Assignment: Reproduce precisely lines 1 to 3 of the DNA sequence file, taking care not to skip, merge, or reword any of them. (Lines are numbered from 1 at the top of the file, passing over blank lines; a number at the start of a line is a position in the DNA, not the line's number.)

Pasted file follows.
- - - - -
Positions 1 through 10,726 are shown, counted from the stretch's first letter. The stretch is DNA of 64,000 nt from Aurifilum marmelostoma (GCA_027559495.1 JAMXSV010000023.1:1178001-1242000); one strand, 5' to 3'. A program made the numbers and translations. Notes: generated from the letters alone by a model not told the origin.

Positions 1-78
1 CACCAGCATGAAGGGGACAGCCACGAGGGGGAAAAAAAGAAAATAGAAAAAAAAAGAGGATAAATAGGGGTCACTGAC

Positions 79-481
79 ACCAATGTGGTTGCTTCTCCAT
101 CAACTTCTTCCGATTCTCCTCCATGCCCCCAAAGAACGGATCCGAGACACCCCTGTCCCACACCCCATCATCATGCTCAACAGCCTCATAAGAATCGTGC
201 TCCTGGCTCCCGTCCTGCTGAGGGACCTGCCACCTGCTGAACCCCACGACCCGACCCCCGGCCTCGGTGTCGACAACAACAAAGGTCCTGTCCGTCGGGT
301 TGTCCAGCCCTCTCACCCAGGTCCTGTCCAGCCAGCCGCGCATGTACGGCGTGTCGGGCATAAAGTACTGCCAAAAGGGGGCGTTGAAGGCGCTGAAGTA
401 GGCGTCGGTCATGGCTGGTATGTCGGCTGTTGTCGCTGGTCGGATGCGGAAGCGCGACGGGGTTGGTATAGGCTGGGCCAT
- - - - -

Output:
Positions 1 through 10,726 are shown, counted from the stretch's first letter. The stretch is DNA of 64,000 nt from Aurifilum marmelostoma (GCA_027559495.1 JAMXSV010000023.1:1178001-1242000); one strand, 5' to 3'. A program made the numbers and translations. Notes: generated from the letters alone by a model not told the origin.

Positions 1-78
1 CACCAGCATGAAGGGGACAGCCACGAGGGGGAAAAAAAGAAAATAGAAAAAAAAAGAGGATAAATAGGGGTCACTGAC